Thai Government Trials Blockchain in Fight Against Tax Fraud

The tax authority in Thailand is testing a blockchain system that tracks value-added tax (VAT) invoices and potentially eliminate fakes.

AccessTimeIconDec 3, 2018 at 2:00 p.m. UTC
Updated Sep 13, 2021 at 8:38 a.m. UTC

A government agency in Thailand is trialing blockchain tech as a means to track value-added tax (VAT) payments in the country.

According to a report from the Bangkok Post on Monday, Thailand’s Revenue Department is considering implementing blockchain to prevent fraudulent VAT refund claims in the country. VAT is a form of consumption tax levied on goods and services.

Ekniti Nitithanprapas, director-general of the Revenue Department was quoted as saying that blockchain would help verify VAT invoices and in turn help eliminate any that were not genuine. The agency is also reportedly planning to tap other emerging technologies such as machine learning, artificial intelligence and Big Data to prevent tax evasion and fraud.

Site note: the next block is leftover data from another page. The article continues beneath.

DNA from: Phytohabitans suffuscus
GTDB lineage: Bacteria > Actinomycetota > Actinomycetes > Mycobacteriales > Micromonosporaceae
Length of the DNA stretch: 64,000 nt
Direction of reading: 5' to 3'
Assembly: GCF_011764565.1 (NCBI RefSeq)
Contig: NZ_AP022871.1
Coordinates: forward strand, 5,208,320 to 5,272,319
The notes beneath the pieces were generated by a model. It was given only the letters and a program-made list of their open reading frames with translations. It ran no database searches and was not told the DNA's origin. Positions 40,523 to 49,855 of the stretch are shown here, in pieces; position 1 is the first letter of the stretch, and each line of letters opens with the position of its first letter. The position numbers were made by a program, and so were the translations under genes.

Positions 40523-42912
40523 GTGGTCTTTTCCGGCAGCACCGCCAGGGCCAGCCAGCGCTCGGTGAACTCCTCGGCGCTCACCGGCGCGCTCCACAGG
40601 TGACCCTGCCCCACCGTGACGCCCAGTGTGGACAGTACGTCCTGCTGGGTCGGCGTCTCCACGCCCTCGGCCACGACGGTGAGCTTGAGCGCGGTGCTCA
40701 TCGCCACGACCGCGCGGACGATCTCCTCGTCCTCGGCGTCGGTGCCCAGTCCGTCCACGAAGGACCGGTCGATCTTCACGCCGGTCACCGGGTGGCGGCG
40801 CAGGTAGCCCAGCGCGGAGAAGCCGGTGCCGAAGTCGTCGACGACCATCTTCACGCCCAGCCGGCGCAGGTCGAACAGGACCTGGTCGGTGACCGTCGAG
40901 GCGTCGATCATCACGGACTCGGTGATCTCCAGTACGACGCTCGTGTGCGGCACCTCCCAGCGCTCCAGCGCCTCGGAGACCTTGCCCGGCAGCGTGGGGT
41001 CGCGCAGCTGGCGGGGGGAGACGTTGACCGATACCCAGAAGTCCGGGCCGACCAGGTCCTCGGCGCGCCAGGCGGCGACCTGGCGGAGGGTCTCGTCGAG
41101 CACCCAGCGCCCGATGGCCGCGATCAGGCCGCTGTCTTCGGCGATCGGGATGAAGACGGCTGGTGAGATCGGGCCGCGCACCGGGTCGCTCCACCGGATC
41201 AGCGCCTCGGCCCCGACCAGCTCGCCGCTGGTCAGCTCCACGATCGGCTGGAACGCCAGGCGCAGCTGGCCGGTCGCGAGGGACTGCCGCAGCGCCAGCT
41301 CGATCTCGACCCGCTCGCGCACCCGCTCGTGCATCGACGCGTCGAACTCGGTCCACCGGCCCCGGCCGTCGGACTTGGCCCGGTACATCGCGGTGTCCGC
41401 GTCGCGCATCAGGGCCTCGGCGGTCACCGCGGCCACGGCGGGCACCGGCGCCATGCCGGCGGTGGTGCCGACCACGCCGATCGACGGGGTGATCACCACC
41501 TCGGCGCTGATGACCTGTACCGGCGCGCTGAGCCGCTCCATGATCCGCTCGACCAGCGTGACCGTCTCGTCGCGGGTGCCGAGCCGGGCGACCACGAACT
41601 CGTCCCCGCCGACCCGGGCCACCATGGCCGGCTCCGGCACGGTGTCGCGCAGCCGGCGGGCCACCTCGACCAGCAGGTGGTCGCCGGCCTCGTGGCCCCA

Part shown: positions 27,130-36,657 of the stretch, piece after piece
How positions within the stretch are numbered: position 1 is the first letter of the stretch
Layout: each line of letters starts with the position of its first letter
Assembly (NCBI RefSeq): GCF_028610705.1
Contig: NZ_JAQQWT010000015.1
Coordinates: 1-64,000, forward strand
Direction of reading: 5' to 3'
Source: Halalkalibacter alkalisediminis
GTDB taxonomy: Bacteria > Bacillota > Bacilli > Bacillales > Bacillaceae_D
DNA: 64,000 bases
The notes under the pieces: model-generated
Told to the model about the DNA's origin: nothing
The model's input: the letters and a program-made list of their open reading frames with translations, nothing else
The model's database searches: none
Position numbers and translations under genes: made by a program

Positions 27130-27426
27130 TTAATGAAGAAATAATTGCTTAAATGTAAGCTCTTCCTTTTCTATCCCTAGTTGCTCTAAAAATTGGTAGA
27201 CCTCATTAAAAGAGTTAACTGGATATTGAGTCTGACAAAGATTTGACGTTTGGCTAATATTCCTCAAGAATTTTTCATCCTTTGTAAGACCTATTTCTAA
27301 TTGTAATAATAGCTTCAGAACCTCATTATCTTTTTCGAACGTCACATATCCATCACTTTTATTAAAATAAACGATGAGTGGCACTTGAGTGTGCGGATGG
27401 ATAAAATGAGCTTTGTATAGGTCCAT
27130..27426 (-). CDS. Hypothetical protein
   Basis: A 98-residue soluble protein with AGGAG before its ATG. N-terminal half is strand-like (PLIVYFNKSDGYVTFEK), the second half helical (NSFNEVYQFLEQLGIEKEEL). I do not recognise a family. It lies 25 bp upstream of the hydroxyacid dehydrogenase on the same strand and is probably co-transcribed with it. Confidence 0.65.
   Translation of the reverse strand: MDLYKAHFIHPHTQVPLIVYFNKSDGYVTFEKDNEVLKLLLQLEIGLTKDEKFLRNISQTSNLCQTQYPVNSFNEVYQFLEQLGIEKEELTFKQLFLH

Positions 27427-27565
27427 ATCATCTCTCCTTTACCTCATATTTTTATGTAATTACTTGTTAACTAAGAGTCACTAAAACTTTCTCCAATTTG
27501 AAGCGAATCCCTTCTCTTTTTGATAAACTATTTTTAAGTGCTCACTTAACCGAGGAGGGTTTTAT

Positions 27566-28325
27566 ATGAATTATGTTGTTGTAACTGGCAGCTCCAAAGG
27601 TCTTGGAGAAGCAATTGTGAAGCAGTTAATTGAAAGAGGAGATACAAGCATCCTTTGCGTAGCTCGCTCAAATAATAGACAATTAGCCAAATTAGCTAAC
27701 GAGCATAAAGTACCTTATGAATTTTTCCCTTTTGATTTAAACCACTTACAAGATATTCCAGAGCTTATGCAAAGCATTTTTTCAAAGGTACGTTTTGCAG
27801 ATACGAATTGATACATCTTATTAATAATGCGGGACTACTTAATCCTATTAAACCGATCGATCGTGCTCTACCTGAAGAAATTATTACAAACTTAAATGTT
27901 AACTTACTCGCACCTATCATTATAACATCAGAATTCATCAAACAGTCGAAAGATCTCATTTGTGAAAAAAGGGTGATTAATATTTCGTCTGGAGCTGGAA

The news comes after a similar move by a tax authority in China back in May. At the time, the Shenzhen National Taxation Bureau partnered with internet giant Tencent to use blockchain in the fight against tax evasion.

The project was aimed to create digital invoice on a blockchain platform as proof of purchase for goods and services, again with the purpose of combating fake invoices and “improve the invoice supervision process.”

Thailand is starting to embrace blockchain technology in other areas too. In June, the country’s central bank, the Bank of Thailand, said it was carrying out a trial of its own cryptocurrency aimed to make interbank transactions both faster and cheaper.

And, in July, a self-regulatory organization called the Thailand Bond Market Association said it was developing a private blockchain system to speed up corporate bond settlement in the country.

Thailand Revenue Department image via Shutterstock


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